Angostura trifoliata

Angostura trifoliata

Angostura (Angostura trifoliata (Willd.) TSElias) is an arboreal species belonging to the Rutaceae family.

Systematics –
From the systematic point of view it belongs to the Eukaryota Domain, Kingdom Plantae, Magnoliophyta Division, Magnoliopsida Class, Subclass Rosidae, Sapindales Order, Rutaceae Family and therefore to the Angostura Genus and to the A. trifoliata Species.
The terms are synonymous:
– Angostura cuspare Roem. & Schult .;
– Bonnetia trifoliata Walp .;
– Bonplandia angostura Rich .;
– Bonplandia angostura Spreng .;
– Bonplandia candolleana Spreng .;
– Bonplandia cuneifolia Spreng .;
– Bonplandia trifoliata Willd .;
– Cusparia angostura (Rich.) A. Lyons;
– Cusparia febrifuga Humb. ex DC .;
– Cusparia officinalis Engl .;
– Cusparia trifoliata (Willd.) Engl .;
– Galipea corymbosa Spreng .;
– Galipea cusparia A.St.-Hil. ex DC .;
– Galipea febrifuga Baill .;
– Galipea officinalis J. Hancock;
– Galipea trifogliata (Willd.) H. Karst .;
– Portenschlagia trifoliata Pohl ex Engl .;
– Sciuris officinalis Oken ..

Etymology –
Angostura da Angostura, old name of Ciudad Bolivar (Venezuela) derived from the homonymous tincture obtained from the bark of Angostura cuspara
The specific trifoliate epithet comes from the prefix tri-tre and fólium leaf: with leaves made up of three leaflets.

Geographic Distribution and Habitat –
Angostura is a plant native to South America, in an area between Brazil, Venezuela and Colombia.
Its typical habitat is that of the tropical forests in the Angostura area, crossed by the Orinoco River.

Description –
Angostura is an evergreen tree that grows from 18 to 24 meters.
The bark is greyish yellow; it is resinous and fragile.
The leaves are large, composed of three leaves with an ovoid lanceolate shape and an intense green color.
The flowers are carried in a terminal position in a sparse inflorescence; they have a pent-chamber conformation with purple-white petals.

Cultivation –
Angostura is a plant that grows mostly spontaneously, in the typical areas of the tropical forest where it is used, especially for the uses of the bark. However, it can be propagated by seed.

Customs and Traditions –
Angostura trifoliata is a medicinal plant native to South America.
The bark is a very popular treatment for fever in South America, where it is said to rival quinine in its effectiveness.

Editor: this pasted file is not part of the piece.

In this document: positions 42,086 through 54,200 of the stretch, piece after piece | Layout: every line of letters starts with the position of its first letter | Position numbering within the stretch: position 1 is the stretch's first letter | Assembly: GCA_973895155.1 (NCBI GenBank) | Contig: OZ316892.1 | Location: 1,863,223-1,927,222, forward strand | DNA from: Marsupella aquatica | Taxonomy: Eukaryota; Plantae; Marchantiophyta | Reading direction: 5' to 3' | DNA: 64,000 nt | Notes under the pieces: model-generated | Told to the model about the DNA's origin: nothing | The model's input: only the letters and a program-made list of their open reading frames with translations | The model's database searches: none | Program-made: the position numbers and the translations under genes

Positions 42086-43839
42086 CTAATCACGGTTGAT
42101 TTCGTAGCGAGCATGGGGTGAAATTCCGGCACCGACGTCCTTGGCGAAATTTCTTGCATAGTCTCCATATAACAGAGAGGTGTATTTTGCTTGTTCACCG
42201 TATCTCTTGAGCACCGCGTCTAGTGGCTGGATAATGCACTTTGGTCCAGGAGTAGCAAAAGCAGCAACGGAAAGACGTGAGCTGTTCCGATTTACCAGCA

It was once used as the base of a well-known bitter tonic, Angustura bitter; today gentian root, bitter orange peel and other herbs and spices are used in its place.
Among the edible uses it should be remembered that an extract of the bark is used to flavor various foods including bitter tonics, baked goods, candies, ice cream, etc.
From a medicinal point of view, the resinous bark, fragile and acrid, is antidissenteric, bitter, digestive, febrifuge, stimulating and tonic.
In large doses it is emetic.
The plant has a high reputation as a febrifuge, rivaling, as mentioned, that of quinine (Cinchona spp.). It is considered an excellent treatment for intermittent fever and is widely used in the treatment of yellow fever.
However, some caution is advised, because the bark can be easily confused with the very poisonous bark of Strychnos nux-vomica.
The bark contains several active compounds including an essential oil and the alkaloids cusparin and galipin. These alkaloids have been shown to have antispasmodic activity.
The bark is bruised and used to poison the fish.

Preparation Method –
In food, Angostura is used in alcoholic beverages. However, today, as mentioned, Angostura bitters “which is sometimes used in mixing alcoholic beverages, no longer contains Angostura.
Angostura extract is likely safe for most adults when used in amounts commonly found in foods or drinks. There is not enough information to know if Angostura is safe in medicinal amounts, which are typically greater than the amounts found in foods or drinks. Large doses of Angostura could cause nausea and vomiting.
The appropriate dose of Angostura depends on several factors such as the user’s age, health, and several other conditions.

Guido Bissanti

Sources
– Acta Plantarum – Flora of the Italian Regions.
– Wikipedia, the free encyclopedia.
– Useful Tropical Plants Database.
– Conti F., Abbate G., Alessandrini A., Blasi C. (edited by), 2005. An annotated checklist of the Italian vascular flora, Palombi Editore.
– Pignatti S., 1982. Flora of Italy, Edagricole, Bologna.
– Treben M., 2000. Health from the Lord’s Pharmacy, Advice and experiences with medicinal herbs, Ennsthaler Editore.

Warning: Pharmaceutical applications and alimurgical uses are indicated for informational purposes only, they do not represent in any way a medical prescription; therefore no responsibility is taken for their use for curative, aesthetic or food purposes.

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